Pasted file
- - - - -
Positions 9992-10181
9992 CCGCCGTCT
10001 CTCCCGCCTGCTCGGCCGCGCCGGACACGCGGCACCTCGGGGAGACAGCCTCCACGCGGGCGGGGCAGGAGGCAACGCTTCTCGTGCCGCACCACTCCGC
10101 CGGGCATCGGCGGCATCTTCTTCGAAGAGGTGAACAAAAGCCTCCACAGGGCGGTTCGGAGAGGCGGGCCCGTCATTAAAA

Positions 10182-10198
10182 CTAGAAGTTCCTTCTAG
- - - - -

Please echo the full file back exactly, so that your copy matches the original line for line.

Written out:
Positions 9992-10181
9992 CCGCCGTCT
10001 CTCCCGCCTGCTCGGCCGCGCCGGACACGCGGCACCTCGGGGAGACAGCCTCCACGCGGGCGGGGCAGGAGGCAACGCTTCTCGTGCCGCACCACTCCGC
10101 CGGGCATCGGCGGCATCTTCTTCGAAGAGGTGAACAAAAGCCTCCACAGGGCGGTTCGGAGAGGCGGGCCCGTCATTAAAA

Positions 10182-10198
10182 CTAGAAGTTCCTTCTAG